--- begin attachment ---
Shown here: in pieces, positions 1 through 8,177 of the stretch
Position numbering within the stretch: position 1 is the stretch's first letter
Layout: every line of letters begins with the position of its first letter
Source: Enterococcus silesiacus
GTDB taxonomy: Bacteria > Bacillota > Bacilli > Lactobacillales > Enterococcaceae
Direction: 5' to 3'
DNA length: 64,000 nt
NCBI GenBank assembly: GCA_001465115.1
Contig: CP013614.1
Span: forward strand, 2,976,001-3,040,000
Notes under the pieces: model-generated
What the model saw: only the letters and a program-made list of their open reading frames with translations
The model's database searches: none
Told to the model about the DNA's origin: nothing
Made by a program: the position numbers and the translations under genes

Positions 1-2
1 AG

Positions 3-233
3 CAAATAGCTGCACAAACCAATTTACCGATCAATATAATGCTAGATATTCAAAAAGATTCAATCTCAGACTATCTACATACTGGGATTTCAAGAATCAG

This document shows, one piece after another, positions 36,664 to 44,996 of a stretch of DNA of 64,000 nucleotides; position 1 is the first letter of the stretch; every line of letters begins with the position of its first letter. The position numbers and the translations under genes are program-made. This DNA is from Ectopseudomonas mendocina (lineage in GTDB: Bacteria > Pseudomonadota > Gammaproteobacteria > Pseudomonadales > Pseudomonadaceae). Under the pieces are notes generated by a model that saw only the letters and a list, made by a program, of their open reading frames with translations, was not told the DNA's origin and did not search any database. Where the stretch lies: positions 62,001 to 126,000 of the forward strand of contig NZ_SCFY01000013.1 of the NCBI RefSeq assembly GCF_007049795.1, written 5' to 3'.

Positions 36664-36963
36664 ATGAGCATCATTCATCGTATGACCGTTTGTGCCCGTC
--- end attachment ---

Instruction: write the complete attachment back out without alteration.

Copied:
Shown here: in pieces, positions 1 through 8,177 of the stretch
Position numbering within the stretch: position 1 is the stretch's first letter
Layout: every line of letters begins with the position of its first letter
Source: Enterococcus silesiacus
GTDB taxonomy: Bacteria > Bacillota > Bacilli > Lactobacillales > Enterococcaceae
Direction: 5' to 3'
DNA length: 64,000 nt
NCBI GenBank assembly: GCA_001465115.1
Contig: CP013614.1
Span: forward strand, 2,976,001-3,040,000
Notes under the pieces: model-generated
What the model saw: only the letters and a program-made list of their open reading frames with translations
The model's database searches: none
Told to the model about the DNA's origin: nothing
Made by a program: the position numbers and the translations under genes

Positions 1-2
1 AG

Positions 3-233
3 CAAATAGCTGCACAAACCAATTTACCGATCAATATAATGCTAGATATTCAAAAAGATTCAATCTCAGACTATCTACATACTGGGATTTCAAGAATCAG

This document shows, one piece after another, positions 36,664 to 44,996 of a stretch of DNA of 64,000 nucleotides; position 1 is the first letter of the stretch; every line of letters begins with the position of its first letter. The position numbers and the translations under genes are program-made. This DNA is from Ectopseudomonas mendocina (lineage in GTDB: Bacteria > Pseudomonadota > Gammaproteobacteria > Pseudomonadales > Pseudomonadaceae). Under the pieces are notes generated by a model that saw only the letters and a list, made by a program, of their open reading frames with translations, was not told the DNA's origin and did not search any database. Where the stretch lies: positions 62,001 to 126,000 of the forward strand of contig NZ_SCFY01000013.1 of the NCBI RefSeq assembly GCF_007049795.1, written 5' to 3'.

Positions 36664-36963
36664 ATGAGCATCATTCATCGTATGACCGTTTGTGCCCGTC